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Slow and Steady Wins the Race: 5 Low-Impact Exercises That Are Just as Beneficial as a Sprint

You don’t have to play aggressive team sports or hike mountains to stay fit and healthy, for those of you with mobility issues or a lack of time, these low-impact exercises can be done almost anywhere. The best part? Studies show they’re as good – if not better! – for your health than the high-intensity sports.

Engaging in regular exercise is crucial for maintaining a healthy lifestyle, and low-impact exercises offer an excellent way to stay active while being gentle on your joints. They are a testament to the fact that movement and fitness can be achieved without subjecting your body to intense stress. Many people might associate exercise with high-impact activities that leave you breathless and sweaty, but low impact exercises offer an equally effective path to health and fitness – so if you’re recovering from an injury or dealing with a chronic illness or other mobility issues, there’s still so much you can do. Here's why low impact doesn't mean low effectiveness: 

Kind to Joints: One of the most significant advantages of low impact exercises is their gentle nature on joints. High impact activities like running or jumping can put considerable strain on joints, leading to potential injuries, especially for those with existing joint issues. Low impact exercises, on the other hand, provide a safer option that protects your joints while still providing an efficient workout.

Sustainable Fitness: Sustainability is key to a successful fitness routine. High impact exercises can sometimes lead to burnout or overtraining due to their intense nature. Low impact exercises allow you to stay consistent over the long term without overwhelming your body. Consistency is the cornerstone of fitness progress and maintaining overall health.

Cardiovascular Health: Low impact doesn't mean low cardiovascular benefits. Activities like walking, cycling, and swimming offer substantial cardiovascular benefits without putting excessive strain on your heart. These exercises improve blood circulation, strengthen your heart muscle, and support overall cardiovascular health.

Muscle Engagement: Low impact exercises engage a variety of muscle groups. They might not be as intense as high impact activities, but they still contribute to muscle endurance, strength, and overall toning. Activities like yoga and resistance training provide a balanced approach to building muscle without the risk of injury.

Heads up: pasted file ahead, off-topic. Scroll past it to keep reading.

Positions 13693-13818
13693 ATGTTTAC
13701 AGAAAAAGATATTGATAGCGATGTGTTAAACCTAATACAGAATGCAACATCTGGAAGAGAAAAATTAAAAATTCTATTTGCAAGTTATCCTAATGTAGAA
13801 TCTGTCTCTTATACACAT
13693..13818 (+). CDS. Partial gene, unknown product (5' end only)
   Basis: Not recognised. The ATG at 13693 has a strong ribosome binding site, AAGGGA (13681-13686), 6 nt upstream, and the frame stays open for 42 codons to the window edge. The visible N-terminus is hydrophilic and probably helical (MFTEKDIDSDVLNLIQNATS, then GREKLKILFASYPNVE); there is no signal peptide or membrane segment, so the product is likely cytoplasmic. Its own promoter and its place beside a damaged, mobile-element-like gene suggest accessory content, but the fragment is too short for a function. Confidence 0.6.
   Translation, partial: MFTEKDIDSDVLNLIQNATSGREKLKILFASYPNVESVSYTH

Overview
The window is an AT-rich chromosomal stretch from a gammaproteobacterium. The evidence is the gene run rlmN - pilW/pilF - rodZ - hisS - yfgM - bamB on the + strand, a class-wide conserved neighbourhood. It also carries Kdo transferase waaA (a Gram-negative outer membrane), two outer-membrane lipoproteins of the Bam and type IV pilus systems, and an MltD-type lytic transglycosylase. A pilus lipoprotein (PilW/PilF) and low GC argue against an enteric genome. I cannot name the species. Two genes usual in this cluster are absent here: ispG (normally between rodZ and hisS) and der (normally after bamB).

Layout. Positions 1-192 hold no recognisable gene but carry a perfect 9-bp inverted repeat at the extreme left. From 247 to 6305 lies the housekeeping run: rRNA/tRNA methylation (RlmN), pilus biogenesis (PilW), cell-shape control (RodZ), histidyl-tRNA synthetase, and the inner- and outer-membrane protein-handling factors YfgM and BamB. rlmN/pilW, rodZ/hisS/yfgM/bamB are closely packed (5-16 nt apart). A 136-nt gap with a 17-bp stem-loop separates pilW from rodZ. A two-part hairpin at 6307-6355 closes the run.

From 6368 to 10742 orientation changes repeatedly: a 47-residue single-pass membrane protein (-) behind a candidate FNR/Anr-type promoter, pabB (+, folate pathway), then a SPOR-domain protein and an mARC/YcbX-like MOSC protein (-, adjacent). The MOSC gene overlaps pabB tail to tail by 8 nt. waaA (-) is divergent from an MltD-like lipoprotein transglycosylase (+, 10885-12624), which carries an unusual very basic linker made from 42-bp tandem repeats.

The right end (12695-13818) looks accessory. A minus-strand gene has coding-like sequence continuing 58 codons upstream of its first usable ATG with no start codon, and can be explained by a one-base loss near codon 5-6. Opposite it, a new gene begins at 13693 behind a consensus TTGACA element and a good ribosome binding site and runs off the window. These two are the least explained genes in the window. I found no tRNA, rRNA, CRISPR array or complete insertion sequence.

Customisable Intensity: Low impact exercises are highly customisable. You can adjust the intensity based on your fitness level, making them suitable for people of all ages and abilities. As your strength and stamina improve, you can gradually increase the intensity without compromising your body's well-being.

Weight Management: Low impact exercises play a crucial role in weight management and maintenance. The calorie burn might be slower compared to high impact activities, but the consistency of low impact exercises ensures that you're consistently burning calories, aiding weight loss or management.

Overall Wellbeing: The benefits of exercise extend beyond physical health to mental and emotional wellbeing. Low impact exercises such as yoga, tai chi, and walking are renowned for their stress-reducing and mood-enhancing effects. They offer a holistic approach to fitness by nurturing both the body and the mind.

Whether you're recovering from an injury, easing into an exercise routine, or simply looking for a gentler way to stay active, you don't have to compromise effectiveness for comfort. Here are five low-impact exercises and sports that are just as effective in promoting fitness and overall wellbeing.


Dive into the world of aquatic exercise with swimming – pun absolutely intended! The buoyancy of water supports your body, reducing impact on your joints while providing a full-body workout. Swimming engages muscles from head to toe, improves cardiovascular fitness, and enhances flexibility. It's an excellent option for people of all ages and fitness levels. It’s a cardiovascular exercise that gets your heart pumping and your blood flowing, improving your heart's efficiency by strengthening it as a muscle and enhancing its ability to pump blood. Studies have shown that swimming can help lower resting heart rate, reduce blood pressure, and improve overall cardiovascular fitness – see, you don’t need to climb mountains or deadlift to get those whole-body benefits! But that’s not all – swimming engages a wide range of muscle groups, including the muscles of the arms, legs, back, and core. The resistance of water provides a unique workout that builds muscle endurance and strength. 

Swimming also requires rhythmic breathing, which can enhance lung capacity and respiratory efficiency. The controlled breathing pattern in swimming can improve oxygen uptake and lung function. Research suggests that regular swimming can be beneficial for individuals with asthma and other respiratory conditions. This means that it can further prepare you for higher-impact exercises as it boosts your lung capacity and stamina.